The first time I heard the world was scheduled to end I was thirteen. I had just met a Jehovah’s Witness. Up until then my world according to religion was divided amongst my own Greek Orthodox family, the Jews who were predominant in my neighborhood and the Catholics who went to Our Lady of Snows. I didn’t know much about what Jehovah’s Witnesses believed or how it compared to the way I was raised. So I was rather jarred when my new acquaintance told me that according to what she was being taught the world was going to end in seven years.
Seven years! I was bit terrified. When I did the math I was even more afraid. If my simple addition was correct the world would come to a screeching halt somewhere around my twentieth birthday. As far as I was concerned I had not even begun to start really living my life much less be prepared for the demise of it. And then there was the question of what was going to happen to all of us if it was really going to end. It was all too much for my young and impressionable self, so I took the subject to the one person I was sure would make me feel better. My father.
I still remember the look on his face. Apparently my fear amused him, because he broke out into a big smile, laughed before taking another puff on his cigarette (my father was always smoking) before he pulled me into one of his famous big bear hugs and laid some truth on me.
“Honey, don’t you worry about a thing. They’ve been saying the world was going to end in seven years since I was your age! And it still hasn’t happened.”
My father had a way of assuring me like no one else ever has. I marched back into school the next day and announced to said friend that she was wrong and my father was right. So there!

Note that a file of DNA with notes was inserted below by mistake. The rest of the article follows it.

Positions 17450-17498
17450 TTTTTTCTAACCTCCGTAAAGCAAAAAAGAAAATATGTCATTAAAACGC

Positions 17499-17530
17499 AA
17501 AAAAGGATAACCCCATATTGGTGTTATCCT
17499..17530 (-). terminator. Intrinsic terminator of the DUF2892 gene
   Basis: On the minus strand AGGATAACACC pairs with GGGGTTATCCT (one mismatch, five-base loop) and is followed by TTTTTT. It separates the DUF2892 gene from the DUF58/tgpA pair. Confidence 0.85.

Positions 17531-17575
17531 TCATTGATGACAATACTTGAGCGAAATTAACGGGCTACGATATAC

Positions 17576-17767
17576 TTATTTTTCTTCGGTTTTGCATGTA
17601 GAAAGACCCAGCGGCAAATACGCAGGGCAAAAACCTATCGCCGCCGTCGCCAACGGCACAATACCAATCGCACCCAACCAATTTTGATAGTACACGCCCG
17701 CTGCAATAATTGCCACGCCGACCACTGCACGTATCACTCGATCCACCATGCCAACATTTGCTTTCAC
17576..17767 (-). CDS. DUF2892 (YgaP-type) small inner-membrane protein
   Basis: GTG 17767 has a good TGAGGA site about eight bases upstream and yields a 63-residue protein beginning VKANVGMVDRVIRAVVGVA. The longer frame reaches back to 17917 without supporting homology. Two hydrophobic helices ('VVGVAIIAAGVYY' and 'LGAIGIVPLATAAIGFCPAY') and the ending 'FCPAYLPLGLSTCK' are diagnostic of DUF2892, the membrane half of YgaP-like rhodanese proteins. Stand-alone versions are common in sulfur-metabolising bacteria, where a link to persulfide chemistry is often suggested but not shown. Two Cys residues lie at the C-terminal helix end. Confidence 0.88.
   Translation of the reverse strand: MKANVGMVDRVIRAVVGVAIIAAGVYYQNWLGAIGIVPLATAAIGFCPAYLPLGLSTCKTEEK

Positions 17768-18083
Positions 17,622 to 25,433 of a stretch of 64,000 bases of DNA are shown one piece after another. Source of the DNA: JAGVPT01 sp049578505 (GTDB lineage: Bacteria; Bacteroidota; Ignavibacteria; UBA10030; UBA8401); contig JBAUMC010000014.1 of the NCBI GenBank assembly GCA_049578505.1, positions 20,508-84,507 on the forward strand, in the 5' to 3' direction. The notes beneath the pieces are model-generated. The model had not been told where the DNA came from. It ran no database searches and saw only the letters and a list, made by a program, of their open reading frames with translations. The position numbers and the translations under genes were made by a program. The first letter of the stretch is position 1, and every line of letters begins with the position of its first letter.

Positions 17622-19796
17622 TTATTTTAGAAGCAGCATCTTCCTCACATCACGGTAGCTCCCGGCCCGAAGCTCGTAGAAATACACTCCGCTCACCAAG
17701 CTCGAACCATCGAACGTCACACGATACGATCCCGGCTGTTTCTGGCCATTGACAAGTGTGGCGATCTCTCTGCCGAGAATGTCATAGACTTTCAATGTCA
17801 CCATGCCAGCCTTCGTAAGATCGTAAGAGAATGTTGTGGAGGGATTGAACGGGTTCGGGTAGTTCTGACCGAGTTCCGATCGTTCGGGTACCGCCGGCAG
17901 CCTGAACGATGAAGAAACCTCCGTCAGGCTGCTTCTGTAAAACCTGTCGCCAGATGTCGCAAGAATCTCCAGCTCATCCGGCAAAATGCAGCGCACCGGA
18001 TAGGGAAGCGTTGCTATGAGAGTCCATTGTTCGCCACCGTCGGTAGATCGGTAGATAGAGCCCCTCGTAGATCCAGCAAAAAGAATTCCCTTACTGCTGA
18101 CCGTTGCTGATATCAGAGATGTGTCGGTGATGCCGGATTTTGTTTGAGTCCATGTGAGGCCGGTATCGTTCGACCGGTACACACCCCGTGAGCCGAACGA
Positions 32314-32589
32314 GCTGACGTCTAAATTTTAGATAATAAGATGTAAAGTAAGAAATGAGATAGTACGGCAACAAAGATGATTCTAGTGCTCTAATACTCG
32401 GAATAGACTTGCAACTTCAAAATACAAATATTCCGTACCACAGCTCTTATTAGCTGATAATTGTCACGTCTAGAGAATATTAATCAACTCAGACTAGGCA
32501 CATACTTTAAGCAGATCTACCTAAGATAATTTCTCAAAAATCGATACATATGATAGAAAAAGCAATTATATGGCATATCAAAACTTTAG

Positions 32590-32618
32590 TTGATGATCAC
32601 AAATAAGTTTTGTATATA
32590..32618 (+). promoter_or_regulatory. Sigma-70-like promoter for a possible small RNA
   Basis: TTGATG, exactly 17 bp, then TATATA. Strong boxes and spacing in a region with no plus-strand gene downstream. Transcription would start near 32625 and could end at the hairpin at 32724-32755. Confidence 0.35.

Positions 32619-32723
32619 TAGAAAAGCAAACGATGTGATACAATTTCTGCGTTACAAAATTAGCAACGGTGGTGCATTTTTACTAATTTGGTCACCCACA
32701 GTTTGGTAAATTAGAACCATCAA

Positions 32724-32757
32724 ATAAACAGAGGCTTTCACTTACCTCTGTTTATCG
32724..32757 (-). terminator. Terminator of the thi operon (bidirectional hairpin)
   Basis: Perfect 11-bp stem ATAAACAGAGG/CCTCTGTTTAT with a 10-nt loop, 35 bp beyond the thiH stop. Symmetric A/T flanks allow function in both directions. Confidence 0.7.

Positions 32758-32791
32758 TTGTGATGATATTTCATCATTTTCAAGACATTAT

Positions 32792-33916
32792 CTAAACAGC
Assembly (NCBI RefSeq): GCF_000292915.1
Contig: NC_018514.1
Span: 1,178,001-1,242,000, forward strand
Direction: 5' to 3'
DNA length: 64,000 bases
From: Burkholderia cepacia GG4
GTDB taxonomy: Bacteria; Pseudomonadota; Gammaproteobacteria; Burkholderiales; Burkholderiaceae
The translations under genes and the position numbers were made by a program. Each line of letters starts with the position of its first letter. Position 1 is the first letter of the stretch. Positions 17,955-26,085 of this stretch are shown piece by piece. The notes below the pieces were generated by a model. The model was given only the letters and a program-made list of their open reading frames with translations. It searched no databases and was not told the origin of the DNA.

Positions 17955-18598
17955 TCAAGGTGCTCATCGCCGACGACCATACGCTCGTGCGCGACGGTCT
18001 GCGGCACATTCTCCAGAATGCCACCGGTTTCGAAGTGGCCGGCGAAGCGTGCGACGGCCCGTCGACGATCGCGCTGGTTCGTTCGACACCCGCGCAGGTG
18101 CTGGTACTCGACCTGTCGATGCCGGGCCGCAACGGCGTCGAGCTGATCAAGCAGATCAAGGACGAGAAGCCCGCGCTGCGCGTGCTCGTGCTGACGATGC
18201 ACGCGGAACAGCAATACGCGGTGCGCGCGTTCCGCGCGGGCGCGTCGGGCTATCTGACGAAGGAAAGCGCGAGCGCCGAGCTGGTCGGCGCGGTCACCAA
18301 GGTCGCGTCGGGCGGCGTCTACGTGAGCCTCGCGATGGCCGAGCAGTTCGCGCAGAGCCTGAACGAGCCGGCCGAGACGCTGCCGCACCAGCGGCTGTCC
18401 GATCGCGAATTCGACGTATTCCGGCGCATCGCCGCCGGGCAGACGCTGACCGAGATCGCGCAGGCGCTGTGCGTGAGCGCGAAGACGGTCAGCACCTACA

She didn’t want to hear any of it, which I didn’t really understand at the time. It seemed to me that an assurance the world would keep on spinning past our twentieth birthdays was good news.
That experience taught me three things.
- There would always be doomsayers and they would never be interested in why their theory might be wrong.
- It was wise not to befriend them.
- A little humor and a smile is very reassuring.
It also colored the way I took in all the brouhaha that has been percolating around the Mayan Calendar ending today. If you’ve done your homework you know the “world ending” interpretation was a whisper down the lane version of the world as we know it. You’d know that December 21, signals the end of this Mayan calendar and the beginning of another. You’d know that many believe, as I do, that is the start of a new world order in which masculine and feminine energies will be in balance, and that is a good thing because if you haven’t noticed they’ve been out of balance for about two thousand years. That we are on the cusp of the promise of a more beautiful and enlightened future.
But even if I didn’t know all that I still carry around my father’s assurances from so long ago.
“Honey, there will always be people saying things like that. There are always people who want things to go wrong. You just keep smiling and remember it will all be okay.”
I imagine that right this moment, now that we’ve made it through to the other side of today, someone is concocting up the next dire prediction.
I won’t be listening. Instead, I’ll focus my efforts on what I can do to help create that better new world.
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